Both Fannie Mae and Freddie Mac feature smaller, geographically-concentrated pools of loans in their NPL auctions that are targeted for participation by non-profits. Fannie Mae has sold two such pools of loans to non-profit New Jersey Community Capital. In their letter, the lawmakers called this a “step in the right direction.”

This letter was not the only one recently written by lawmakers to Castro about agency NPL sales practices. In early February, U.S. Sen. Sherrod Brown (D-Ohio), Ranking Member of the Senate Banking Committee, and U.S. Rep. Elijah Cummings (D-Maryland), Ranking Member of the House Committee on Oversight and Government Reform, wrote a letter to Castro asking the Secretary for more information on foreclosure prevention options available to the borrowers on loans sold through HUD’s Distressed Asset Stabilization Program (DASP).

Also in early February, elected officials and community leaders in cities all over the country rallied to protest the sales of deeply delinquent mortgage loans by Fannie MaeFreddie Mac, and HUD to Wall Street investors and speculators. Baltimore, Philadelphia, New York, East Orange, New Jersey, and San Francisco were some of the cities that participated.

“We are concerned that this approach represents a huge missed opportunity to prioritize neighborhood stabilization, help alleviate the affordable housing crisis in communities across the country, and to work with organizations that have a track record of preserving homeownership.”

Both HUD and FHFA, which is the conservator for Fannie Mae and Freddie Mac, announced enhanced rules for the sale of non-performing loans in 2015. HUD now requires the buyer of the loans to delay foreclosure for at least a year and to evaluate the borrower for loss mitigation possibilities. FHFA announced in March 2015 a set of more stringent guidelines for NPL buyers which call for bidders to identify servicing partners at the time of qualification and complete a questionnaire to demonstrate a record of successful loan resolution through foreclosure alternatives. As part of the new requirements, servicers who purchase non-performing Agency loans must apply a “waterfall of resolution tactics” before resorting to foreclosure.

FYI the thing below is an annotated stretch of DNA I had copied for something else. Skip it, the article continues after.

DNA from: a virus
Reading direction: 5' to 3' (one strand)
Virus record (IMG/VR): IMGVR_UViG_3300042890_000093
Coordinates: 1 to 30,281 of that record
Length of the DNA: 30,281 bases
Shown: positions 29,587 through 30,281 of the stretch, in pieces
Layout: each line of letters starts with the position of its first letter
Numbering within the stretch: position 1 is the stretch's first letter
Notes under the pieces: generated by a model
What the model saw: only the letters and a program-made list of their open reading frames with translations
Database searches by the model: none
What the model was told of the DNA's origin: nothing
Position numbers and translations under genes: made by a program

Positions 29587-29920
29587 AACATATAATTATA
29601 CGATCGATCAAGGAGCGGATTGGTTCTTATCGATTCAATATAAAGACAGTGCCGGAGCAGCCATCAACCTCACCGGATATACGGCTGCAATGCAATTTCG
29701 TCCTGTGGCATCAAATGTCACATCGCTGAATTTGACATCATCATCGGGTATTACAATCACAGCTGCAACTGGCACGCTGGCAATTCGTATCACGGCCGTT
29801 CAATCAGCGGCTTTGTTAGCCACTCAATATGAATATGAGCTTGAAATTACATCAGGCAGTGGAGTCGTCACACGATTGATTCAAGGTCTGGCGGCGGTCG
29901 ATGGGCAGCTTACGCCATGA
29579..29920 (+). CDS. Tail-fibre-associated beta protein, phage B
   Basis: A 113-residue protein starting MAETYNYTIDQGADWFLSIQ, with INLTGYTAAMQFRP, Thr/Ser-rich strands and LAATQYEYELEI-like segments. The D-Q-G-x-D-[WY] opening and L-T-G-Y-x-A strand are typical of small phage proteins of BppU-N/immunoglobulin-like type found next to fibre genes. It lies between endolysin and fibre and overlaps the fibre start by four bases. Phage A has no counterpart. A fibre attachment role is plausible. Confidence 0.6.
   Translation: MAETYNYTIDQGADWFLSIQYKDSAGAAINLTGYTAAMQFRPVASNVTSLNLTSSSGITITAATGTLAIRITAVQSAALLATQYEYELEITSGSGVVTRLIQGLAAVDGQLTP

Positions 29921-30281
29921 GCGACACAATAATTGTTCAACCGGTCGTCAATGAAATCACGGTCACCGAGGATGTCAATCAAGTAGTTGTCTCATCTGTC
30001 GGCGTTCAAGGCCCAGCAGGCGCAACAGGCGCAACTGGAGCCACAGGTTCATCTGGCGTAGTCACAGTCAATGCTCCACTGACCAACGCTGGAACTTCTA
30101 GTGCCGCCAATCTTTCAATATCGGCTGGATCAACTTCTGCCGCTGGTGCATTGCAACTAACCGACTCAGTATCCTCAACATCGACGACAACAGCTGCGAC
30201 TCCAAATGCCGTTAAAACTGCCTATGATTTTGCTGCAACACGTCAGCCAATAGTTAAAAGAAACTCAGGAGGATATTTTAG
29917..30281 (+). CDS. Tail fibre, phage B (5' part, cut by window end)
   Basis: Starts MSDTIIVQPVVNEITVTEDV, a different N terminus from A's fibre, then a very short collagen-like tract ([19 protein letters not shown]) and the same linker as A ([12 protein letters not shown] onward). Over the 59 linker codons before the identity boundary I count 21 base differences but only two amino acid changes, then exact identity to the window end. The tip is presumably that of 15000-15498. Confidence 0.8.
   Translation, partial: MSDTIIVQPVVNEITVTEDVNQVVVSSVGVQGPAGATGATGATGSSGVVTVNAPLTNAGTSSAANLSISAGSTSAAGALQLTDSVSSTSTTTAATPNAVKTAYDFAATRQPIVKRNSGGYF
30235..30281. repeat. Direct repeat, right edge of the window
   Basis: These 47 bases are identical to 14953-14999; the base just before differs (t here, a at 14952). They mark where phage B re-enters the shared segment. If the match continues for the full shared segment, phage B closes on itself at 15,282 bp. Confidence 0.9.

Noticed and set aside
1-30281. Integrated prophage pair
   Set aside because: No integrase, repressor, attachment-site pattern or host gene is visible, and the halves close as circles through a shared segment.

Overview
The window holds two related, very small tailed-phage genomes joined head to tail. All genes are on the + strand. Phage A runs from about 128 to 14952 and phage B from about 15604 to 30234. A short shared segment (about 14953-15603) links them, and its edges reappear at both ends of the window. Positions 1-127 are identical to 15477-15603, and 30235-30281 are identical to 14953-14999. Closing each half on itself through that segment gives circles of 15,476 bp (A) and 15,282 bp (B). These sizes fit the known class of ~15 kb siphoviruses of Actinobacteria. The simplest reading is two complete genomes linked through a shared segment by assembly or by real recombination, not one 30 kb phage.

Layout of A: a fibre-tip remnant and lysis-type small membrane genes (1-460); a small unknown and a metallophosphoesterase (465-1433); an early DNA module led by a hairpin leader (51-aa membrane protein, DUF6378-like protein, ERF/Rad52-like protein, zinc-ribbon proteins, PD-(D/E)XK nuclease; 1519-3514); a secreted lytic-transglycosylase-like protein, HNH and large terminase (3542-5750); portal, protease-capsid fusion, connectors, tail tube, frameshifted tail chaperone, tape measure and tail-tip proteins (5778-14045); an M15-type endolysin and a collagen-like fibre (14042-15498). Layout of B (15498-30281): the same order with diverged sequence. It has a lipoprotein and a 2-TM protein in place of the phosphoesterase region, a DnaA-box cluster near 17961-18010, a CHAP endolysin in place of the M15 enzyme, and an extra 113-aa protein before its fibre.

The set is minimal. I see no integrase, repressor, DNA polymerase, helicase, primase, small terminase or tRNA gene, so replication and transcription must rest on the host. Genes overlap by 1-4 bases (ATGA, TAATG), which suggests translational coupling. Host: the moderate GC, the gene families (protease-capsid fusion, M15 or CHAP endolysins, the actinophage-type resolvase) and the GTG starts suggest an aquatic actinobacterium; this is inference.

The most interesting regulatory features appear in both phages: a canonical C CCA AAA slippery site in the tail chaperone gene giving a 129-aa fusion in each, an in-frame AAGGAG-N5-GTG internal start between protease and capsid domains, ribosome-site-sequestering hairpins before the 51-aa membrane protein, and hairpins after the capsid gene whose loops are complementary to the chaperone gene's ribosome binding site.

“The guidelines require NPL purchasers to evaluate all borrowers for loan modifications and to pursue foreclosure only as a last resort,” an FHFA spokesperson told DS News in September. “Fannie Mae and Freddie Mac have been very transparent about their NPL sales programs and have hosted training sessions encouraging non-profits and minority- and women-owned businesses to participate as NPL buyers. This is evident by Fannie Mae’s recent sale of NPLs to New Jersey Community Capital.”

Edward Golding, Principal Deputy Assistant Secretary of the Federal Housing Administration, said of the meeting with Warren, Capuano, and advocacy groups in September, “We discussed how HUD and FHA might make better use of one of its tools, the Distressed Asset Stabilization Program (DASP), to further the Department’s goal of stabilizing communities  and assisting them as they, and their public-minded partners, work to address severely distressed mortgages that are on the verge of foreclosure. FHA recently made significant changes to this program, including expanding our outreach to participating nonprofit organizations and requiring a 12-month delay in finalizing any foreclosure action to allow struggling families a greater opportunity to remain in their homes or find another sustainable housing solution.”